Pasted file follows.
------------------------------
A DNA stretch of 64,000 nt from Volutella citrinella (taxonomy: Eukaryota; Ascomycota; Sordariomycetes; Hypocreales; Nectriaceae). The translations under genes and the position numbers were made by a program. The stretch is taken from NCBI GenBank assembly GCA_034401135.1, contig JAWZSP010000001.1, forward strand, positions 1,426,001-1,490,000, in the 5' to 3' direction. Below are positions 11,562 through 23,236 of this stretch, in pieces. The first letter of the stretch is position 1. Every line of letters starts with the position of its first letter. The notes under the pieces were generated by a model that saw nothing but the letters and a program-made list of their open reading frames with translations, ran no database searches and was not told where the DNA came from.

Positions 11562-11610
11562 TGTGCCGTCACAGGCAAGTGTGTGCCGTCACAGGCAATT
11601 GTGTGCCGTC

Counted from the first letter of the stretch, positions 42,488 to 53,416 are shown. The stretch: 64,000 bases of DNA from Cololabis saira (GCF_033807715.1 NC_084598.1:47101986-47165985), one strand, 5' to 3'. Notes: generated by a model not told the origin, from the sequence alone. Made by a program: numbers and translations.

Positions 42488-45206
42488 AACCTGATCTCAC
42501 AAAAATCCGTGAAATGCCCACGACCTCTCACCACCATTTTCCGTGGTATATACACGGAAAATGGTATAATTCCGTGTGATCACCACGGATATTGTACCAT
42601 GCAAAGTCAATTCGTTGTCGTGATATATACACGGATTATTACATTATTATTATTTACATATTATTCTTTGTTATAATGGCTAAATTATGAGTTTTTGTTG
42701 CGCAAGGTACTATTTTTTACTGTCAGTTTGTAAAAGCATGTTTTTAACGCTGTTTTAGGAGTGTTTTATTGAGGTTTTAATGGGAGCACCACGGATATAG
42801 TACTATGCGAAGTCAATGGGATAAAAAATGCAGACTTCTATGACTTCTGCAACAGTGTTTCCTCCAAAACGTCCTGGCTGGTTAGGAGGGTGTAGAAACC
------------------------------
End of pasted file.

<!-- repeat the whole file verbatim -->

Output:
A DNA stretch of 64,000 nt from Volutella citrinella (taxonomy: Eukaryota; Ascomycota; Sordariomycetes; Hypocreales; Nectriaceae). The translations under genes and the position numbers were made by a program. The stretch is taken from NCBI GenBank assembly GCA_034401135.1, contig JAWZSP010000001.1, forward strand, positions 1,426,001-1,490,000, in the 5' to 3' direction. Below are positions 11,562 through 23,236 of this stretch, in pieces. The first letter of the stretch is position 1. Every line of letters starts with the position of its first letter. The notes under the pieces were generated by a model that saw nothing but the letters and a program-made list of their open reading frames with translations, ran no database searches and was not told where the DNA came from.

Positions 11562-11610
11562 TGTGCCGTCACAGGCAAGTGTGTGCCGTCACAGGCAATT
11601 GTGTGCCGTC

Counted from the first letter of the stretch, positions 42,488 to 53,416 are shown. The stretch: 64,000 bases of DNA from Cololabis saira (GCF_033807715.1 NC_084598.1:47101986-47165985), one strand, 5' to 3'. Notes: generated by a model not told the origin, from the sequence alone. Made by a program: numbers and translations.

Positions 42488-45206
42488 AACCTGATCTCAC
42501 AAAAATCCGTGAAATGCCCACGACCTCTCACCACCATTTTCCGTGGTATATACACGGAAAATGGTATAATTCCGTGTGATCACCACGGATATTGTACCAT
42601 GCAAAGTCAATTCGTTGTCGTGATATATACACGGATTATTACATTATTATTATTTACATATTATTCTTTGTTATAATGGCTAAATTATGAGTTTTTGTTG
42701 CGCAAGGTACTATTTTTTACTGTCAGTTTGTAAAAGCATGTTTTTAACGCTGTTTTAGGAGTGTTTTATTGAGGTTTTAATGGGAGCACCACGGATATAG
42801 TACTATGCGAAGTCAATGGGATAAAAAATGCAGACTTCTATGACTTCTGCAACAGTGTTTCCTCCAAAACGTCCTGGCTGGTTAGGAGGGTGTAGAAACC